Re: [HACKERS] checkpoints after database start/immediate checkpoints

2016-02-04 Thread Andres Freund
On 2016-02-03 09:57:00 -0500, Robert Haas wrote:
> On Mon, Feb 1, 2016 at 7:43 PM, Andres Freund  wrote:
> > I wonder if this essentially point at checkpoint_timeout being wrongly
> > defined: Currently it means we'll try to finish a checkpoint
> > (1-checkpoint_completion_target) * timeout before the next one - but
> > perhaps it should instead be that we start checkpoint_timeout * _target
> > before the next timeout? Afaics that'd work more graceful in the face of
> > restarts and forced checkpoints.
> 
> There's a certain appeal to that, but at the same time it seems pretty
> wonky.  Right now, you can say that a checkpoint is triggered when the
> amount of WAL reaches X or the amount of time reaches Y, but with the
> alternative definition it's a bit harder to explain what's going on
> there.

Hm, but can you, really? We *start* a checkpoint every
checkpoint_timeout, but we only finish it after
checkpoint_completion_target * timeout, or cct * segments. I find it
pretty hard to explain that we have a gap of checkpoint_timeout, where
nothing happens, after an immediate/manual checkpoint.

Defining it as: We try to *finish* a checkpoint every checkpoint_timeout
or checkpoint_segments/(max_wal_size/~3) actually seems simpler to
me. Then we just need to add that we start a checkpoint
checkpoint_completion_target before either of the above are reached.

- Andres


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Re: [HACKERS] checkpoints after database start/immediate checkpoints

2016-02-04 Thread Robert Haas
On Thu, Feb 4, 2016 at 4:42 PM, Andres Freund  wrote:
> On 2016-02-03 09:57:00 -0500, Robert Haas wrote:
>> On Mon, Feb 1, 2016 at 7:43 PM, Andres Freund  wrote:
>> > I wonder if this essentially point at checkpoint_timeout being wrongly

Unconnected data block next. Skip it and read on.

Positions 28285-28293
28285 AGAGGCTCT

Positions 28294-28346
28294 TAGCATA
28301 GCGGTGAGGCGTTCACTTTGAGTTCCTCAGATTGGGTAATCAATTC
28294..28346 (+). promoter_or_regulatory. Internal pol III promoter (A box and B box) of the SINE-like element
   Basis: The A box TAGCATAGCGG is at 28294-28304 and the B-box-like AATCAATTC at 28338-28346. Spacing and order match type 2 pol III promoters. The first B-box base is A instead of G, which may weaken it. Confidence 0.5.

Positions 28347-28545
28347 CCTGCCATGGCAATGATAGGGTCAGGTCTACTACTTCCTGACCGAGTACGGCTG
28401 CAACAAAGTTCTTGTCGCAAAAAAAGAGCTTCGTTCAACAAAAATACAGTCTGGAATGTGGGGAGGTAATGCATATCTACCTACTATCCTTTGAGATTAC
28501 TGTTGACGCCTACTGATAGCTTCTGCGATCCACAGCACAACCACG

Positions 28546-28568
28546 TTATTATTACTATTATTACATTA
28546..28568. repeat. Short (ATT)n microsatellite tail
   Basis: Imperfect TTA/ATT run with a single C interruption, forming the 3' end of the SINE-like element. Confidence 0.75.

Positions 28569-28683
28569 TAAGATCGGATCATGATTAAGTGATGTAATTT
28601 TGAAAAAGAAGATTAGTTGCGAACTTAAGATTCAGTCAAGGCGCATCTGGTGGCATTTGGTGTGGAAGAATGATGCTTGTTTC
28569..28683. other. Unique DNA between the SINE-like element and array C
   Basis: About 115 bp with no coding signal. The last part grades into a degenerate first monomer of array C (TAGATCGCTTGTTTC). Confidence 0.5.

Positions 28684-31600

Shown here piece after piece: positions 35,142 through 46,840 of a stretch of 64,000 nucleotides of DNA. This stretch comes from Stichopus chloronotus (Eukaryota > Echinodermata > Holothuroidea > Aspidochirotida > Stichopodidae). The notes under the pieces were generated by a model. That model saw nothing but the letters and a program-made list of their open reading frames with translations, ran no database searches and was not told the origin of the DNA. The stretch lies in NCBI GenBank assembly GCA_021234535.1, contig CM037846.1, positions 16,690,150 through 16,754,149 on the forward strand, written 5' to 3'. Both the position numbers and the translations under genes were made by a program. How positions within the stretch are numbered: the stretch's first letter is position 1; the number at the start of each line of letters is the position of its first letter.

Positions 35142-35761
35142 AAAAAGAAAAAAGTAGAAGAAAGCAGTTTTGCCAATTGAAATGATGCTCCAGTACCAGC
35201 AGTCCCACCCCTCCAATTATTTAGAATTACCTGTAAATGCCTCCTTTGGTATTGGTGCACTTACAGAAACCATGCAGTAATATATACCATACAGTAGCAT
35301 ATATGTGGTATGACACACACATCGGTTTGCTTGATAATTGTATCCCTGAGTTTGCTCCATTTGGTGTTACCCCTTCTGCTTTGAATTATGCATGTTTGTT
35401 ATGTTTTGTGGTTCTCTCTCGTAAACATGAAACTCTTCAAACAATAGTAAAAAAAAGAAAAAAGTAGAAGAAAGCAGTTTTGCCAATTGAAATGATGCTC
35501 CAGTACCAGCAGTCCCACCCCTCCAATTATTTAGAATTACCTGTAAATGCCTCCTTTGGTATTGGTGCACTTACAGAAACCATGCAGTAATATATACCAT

>> > defined: Currently it means we'll try to finish a checkpoint
>> > (1-checkpoint_completion_target) * timeout before the next one - but
>> > perhaps it should instead be that we start checkpoint_timeout * _target
>> > before the next timeout? Afaics that'd work more graceful in the face of
>> > restarts and forced checkpoints.
>>
>> There's a certain appeal to that, but at the same time it seems pretty
>> wonky.  Right now, you can say that a checkpoint is triggered when the
>> amount of WAL reaches X or the amount of time reaches Y, but with the
>> alternative definition it's a bit harder to explain what's going on
>> there.
>
> Hm, but can you, really? We *start* a checkpoint every
> checkpoint_timeout, but we only finish it after
> checkpoint_completion_target * timeout, or cct * segments. I find it
> pretty hard to explain that we have a gap of checkpoint_timeout, where
> nothing happens, after an immediate/manual checkpoint.
>
> Defining it as: We try to *finish* a checkpoint every checkpoint_timeout
> or checkpoint_segments/(max_wal_size/~3) actually seems simpler to
> me. Then we just need to add that we start a checkpoint
> checkpoint_completion_target before either of the above are reached.

Hmm, I could go for that.

-- 
Robert Haas
EnterpriseDB: http://www.enterprisedb.com
The Enterprise PostgreSQL Company


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Re: [HACKERS] checkpoints after database start/immediate checkpoints

2016-02-03 Thread Robert Haas
On Mon, Feb 1, 2016 at 7:43 PM, Andres Freund  wrote:
> Right now it takes checkpoint_timeout till we start a checkpoint, and
> checkpoint_timeout + checkpoint_timeout * checkpoint_completion_target
> till we complete the first checkpoint after shutdown/forced checkpoints.
>
> That means a) that such checkpoint will often be bigger/more heavyweight
> than the following ones, not what you want after a restart/create
> database/basebackup... b) reliable benchmarks measuring steady state